Nigeria: Patrick Okoroafor released!
|“I am very happy to be free after 17 years of unjust incarceration. And I‘m also very happy to be reunited with my family after such a very long time.” - Patrick
After 17 years in prison, and being sentenced to death at the age of 16, Patrick walked free on 30 April 2012.
Patrick was just 14 years old when he was arrested for armed robbery – a crime he says he did not commit. Two years later, at the age of 16, he was sentenced to death at a military tribunal. We consider the trial to be grossly unfair, and called for Patrick’s immediate and unconditional release.
|“After Amnesty began its call for my release from prison, and after reading some of the thousands of letters, cards and messages sent to me by Amnesty supporters, I began to hope that I would soon be free.”
Patrick Okoroafor, May 2012
Patrick sincerely thanked his family, members of Amnesty International, German and EU politicians, diplomats and all those around the world who supported him in his time of need, from the bottom of his heart. The letters, cards and messages gave him hope, and helped him through the most difficult times in prison.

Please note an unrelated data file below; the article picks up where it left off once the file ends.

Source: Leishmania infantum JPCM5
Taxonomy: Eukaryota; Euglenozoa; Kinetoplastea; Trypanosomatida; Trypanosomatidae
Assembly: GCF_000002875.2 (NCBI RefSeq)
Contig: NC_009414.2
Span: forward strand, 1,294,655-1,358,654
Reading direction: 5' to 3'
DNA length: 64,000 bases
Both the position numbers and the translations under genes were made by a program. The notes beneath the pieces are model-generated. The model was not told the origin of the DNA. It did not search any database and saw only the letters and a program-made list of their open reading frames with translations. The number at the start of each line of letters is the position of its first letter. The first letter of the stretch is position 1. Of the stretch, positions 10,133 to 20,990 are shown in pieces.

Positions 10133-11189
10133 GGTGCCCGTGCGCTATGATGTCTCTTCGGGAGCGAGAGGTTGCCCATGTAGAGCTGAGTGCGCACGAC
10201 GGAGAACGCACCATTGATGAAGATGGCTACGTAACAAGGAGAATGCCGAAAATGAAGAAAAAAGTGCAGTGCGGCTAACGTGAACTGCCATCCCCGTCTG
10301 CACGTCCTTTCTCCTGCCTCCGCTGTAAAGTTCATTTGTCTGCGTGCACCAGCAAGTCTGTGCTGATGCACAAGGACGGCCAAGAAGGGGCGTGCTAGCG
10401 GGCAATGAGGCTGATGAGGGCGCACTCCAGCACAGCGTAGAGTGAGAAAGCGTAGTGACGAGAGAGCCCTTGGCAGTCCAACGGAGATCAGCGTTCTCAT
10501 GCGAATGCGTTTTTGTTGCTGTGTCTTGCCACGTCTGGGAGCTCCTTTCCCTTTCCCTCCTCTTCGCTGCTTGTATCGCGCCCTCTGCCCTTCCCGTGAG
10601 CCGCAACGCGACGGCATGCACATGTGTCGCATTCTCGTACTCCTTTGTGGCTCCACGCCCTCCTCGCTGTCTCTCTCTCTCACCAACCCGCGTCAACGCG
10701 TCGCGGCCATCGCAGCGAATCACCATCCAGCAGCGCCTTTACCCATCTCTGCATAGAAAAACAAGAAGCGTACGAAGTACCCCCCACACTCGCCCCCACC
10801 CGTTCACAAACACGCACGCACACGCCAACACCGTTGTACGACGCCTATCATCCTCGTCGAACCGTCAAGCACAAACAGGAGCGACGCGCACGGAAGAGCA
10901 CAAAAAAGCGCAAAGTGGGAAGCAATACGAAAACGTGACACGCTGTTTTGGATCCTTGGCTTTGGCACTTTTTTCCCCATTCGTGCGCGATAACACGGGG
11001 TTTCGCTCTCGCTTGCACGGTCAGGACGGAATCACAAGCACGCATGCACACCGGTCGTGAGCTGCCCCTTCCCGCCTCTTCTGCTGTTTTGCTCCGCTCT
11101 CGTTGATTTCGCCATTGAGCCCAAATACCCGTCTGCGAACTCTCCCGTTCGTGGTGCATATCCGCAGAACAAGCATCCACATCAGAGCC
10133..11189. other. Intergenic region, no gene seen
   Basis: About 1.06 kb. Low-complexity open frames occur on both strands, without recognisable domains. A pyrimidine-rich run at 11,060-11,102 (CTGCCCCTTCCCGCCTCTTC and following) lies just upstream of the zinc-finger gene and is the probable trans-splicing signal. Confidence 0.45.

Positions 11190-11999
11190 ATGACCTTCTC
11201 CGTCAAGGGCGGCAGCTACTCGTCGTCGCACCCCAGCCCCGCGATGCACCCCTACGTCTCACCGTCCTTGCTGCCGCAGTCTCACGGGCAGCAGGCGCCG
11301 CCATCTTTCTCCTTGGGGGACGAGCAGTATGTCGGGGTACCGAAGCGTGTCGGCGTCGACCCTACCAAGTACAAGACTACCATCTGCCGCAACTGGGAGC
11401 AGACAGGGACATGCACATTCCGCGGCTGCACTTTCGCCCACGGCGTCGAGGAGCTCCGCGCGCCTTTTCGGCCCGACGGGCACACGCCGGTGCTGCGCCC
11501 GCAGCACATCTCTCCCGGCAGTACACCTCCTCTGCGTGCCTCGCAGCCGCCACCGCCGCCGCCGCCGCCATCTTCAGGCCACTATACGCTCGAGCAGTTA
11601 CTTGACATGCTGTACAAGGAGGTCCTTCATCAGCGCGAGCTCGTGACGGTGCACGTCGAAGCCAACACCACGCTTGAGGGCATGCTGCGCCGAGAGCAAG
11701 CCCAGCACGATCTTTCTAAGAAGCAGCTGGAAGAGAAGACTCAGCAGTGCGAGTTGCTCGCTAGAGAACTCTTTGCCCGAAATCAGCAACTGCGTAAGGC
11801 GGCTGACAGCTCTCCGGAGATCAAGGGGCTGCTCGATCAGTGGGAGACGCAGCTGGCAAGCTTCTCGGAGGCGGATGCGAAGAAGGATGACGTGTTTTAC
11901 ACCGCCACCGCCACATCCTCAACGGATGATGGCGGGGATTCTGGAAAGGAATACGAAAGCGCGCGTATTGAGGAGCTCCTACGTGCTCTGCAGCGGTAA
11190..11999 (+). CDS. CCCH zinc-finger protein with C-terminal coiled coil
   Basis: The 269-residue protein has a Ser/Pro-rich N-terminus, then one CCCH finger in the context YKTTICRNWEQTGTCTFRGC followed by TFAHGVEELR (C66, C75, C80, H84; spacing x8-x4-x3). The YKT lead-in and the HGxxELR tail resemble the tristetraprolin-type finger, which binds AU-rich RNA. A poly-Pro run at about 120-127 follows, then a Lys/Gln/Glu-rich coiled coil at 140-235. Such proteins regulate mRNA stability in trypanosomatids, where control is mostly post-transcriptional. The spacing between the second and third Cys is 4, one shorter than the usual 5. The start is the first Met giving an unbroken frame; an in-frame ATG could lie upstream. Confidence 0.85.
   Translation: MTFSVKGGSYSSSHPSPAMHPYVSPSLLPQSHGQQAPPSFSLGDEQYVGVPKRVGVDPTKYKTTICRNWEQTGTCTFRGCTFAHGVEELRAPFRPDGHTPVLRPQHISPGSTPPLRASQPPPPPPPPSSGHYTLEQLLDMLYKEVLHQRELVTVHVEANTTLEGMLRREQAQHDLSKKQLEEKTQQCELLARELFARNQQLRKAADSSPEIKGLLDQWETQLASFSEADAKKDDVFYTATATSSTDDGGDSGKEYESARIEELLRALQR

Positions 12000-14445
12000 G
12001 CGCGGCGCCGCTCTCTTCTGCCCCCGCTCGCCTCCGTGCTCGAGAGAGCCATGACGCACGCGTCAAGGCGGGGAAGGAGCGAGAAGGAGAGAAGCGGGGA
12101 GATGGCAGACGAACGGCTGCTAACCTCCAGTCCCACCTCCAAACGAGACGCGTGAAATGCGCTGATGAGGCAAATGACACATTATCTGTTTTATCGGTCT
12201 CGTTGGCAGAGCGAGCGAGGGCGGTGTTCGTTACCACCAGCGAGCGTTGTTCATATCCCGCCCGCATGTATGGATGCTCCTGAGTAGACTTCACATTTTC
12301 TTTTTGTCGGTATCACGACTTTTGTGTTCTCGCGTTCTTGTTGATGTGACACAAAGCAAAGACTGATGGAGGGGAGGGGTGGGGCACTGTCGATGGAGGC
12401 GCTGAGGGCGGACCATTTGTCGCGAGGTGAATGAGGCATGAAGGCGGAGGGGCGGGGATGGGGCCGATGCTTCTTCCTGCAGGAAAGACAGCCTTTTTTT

Patrick also thanked God for protecting and saving his life throughout his 17 years in jail.
Patrick featured regularly in Amnesty International’s Greetings Card Campaign and has received more than 10,000 cards and letters from supporters in the UK and across the world.
Authorities in Nigeria’s Imo State commuted Patrick Okoroafor’s sentence to life imprisonment months after the original death sentence was imposed. In October 2001, a High Court judgement pronounced the sentence of death on him to be unlawful, null and void and changed his sentence to detention “during the pleasure of the governor” – indefinite detention.
In 2009, one year after Amnesty International launched its campaign to release Patrick; his sentence was reduced to ten years. The following year it was reduced again to two years.Thank you to everyone who campaigned for Patrick and sent him messages in prison: you have helped Patrick to walk free.
We continue to rely on collective action for cases like Patrick's. See how you can help other individuals whose human rights are being denied.